If you ranked the most common injuries from 1-100, shoulder injuries probably wouldn't rack the top 10, but among active and sports people, shoulder injuries are prevalent. In fact, shoulders are the single most common injury that I treat across all 3 clinics that I work at.
The reason is this: on the gradient between mobility and stability, shoulders are VERY mobile (more than 180-degrees in all planes of motion!), but not stable at all. The stability of a shoulder depends very much on the muscles around the shoulder - muscles which we often neglect.
Most shoulder stability programs will prescribe some weighted rows and some small isolation movements with a 1kg weight. It's useful but BORING!
In this blog, I'm going to introduce 3 fun ways to strengthen your shoulder girdle to prevent shoulder injury.
1. Rowing Machine
The reason most back exercises are based on a rowing movement is that rowing works to strengthen the back! You don't have to add a heavy weight and count to 10 - just put on your favourite music, and jump on the rower for 30min.
If you want to build up isometric strength as well as concentric strength (and you should), then try this exercise add-on.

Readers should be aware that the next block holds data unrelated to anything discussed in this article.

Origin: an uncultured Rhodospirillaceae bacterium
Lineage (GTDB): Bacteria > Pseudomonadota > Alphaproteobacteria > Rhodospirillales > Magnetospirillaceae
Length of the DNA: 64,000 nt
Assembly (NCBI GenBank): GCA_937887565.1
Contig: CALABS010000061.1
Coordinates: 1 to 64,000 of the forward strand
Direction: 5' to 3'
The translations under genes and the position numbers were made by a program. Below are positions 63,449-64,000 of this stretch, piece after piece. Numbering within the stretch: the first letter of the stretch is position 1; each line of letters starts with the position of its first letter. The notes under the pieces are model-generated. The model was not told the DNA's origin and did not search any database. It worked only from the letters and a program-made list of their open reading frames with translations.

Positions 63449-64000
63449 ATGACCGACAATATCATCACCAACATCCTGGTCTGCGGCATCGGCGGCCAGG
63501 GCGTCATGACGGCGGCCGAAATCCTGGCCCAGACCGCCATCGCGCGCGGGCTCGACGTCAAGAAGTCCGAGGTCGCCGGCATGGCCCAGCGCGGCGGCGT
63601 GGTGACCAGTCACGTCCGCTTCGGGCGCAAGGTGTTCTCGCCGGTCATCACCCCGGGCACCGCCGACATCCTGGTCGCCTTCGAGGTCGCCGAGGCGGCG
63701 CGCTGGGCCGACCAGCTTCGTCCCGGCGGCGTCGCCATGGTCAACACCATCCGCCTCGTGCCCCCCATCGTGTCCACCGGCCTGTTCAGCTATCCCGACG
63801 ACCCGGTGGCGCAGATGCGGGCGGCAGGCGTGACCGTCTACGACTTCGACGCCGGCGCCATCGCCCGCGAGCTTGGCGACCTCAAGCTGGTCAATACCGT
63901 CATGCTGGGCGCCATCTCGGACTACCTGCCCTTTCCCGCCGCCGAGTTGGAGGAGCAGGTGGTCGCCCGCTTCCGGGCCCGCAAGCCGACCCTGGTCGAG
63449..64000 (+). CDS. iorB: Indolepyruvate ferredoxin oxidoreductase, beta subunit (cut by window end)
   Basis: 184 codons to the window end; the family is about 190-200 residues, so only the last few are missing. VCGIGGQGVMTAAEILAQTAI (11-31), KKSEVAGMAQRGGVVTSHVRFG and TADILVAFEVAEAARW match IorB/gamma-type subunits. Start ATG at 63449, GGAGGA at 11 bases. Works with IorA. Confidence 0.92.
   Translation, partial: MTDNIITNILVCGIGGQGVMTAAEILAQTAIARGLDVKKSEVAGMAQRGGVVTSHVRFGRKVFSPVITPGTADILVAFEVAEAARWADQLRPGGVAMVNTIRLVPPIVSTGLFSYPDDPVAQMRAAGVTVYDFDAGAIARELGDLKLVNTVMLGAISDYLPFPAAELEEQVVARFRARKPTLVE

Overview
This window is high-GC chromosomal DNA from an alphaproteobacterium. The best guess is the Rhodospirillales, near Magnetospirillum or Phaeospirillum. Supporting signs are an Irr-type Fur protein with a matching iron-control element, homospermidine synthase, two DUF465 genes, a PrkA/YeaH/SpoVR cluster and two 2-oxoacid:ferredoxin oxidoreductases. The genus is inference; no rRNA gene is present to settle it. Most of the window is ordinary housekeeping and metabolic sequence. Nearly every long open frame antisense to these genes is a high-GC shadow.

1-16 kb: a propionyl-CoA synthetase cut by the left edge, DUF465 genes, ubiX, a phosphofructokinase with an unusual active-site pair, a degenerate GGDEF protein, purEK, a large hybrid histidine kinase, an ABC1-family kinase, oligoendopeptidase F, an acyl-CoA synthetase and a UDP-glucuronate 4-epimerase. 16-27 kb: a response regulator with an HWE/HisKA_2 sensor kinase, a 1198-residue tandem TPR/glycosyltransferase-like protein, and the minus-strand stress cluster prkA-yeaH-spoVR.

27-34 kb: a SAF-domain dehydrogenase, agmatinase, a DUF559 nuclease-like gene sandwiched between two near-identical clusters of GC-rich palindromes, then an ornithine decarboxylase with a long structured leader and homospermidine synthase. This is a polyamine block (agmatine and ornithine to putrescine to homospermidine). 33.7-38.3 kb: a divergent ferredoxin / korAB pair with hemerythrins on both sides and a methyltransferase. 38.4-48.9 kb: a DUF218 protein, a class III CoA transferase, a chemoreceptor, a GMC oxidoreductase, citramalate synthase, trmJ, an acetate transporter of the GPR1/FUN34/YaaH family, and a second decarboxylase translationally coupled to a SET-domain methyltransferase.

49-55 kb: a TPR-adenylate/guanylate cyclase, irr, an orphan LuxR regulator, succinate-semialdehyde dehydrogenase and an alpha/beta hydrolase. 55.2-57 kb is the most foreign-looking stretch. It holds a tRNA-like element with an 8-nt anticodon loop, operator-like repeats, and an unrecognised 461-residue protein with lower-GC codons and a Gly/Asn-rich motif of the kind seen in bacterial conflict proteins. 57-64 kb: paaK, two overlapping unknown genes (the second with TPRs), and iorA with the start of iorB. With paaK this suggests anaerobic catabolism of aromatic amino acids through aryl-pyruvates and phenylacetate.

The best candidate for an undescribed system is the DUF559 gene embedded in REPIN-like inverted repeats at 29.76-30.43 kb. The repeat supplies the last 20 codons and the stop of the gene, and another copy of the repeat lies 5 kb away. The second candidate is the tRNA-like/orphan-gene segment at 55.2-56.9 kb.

When we think of yoga, we tend to think about flexibility, not strength, but yoga is all about building isometric strength. As you move through poses, and hold those poses against gravity and against the movement of your breath, all of your posture muscles, including those muscles around the shoulder girdle, with strengthen.
If you're interested in learning more about yoga, you can check out some of my colleagues' yoga classes at KĀYA Health Clubs HERE.
Regardless of what stroke you use, the action of pulling against the resistance of water will build the strength and size of your back and shoulder girdle muscles. Don't believe me? Look at Michael Phelps' shoulders!
For more information on shoulder injuries, email me directly via the contact page. For specific information on an injury you have, or for treatment, contact one of my clinics directly. You can find that information here.
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Dr Mitch Clark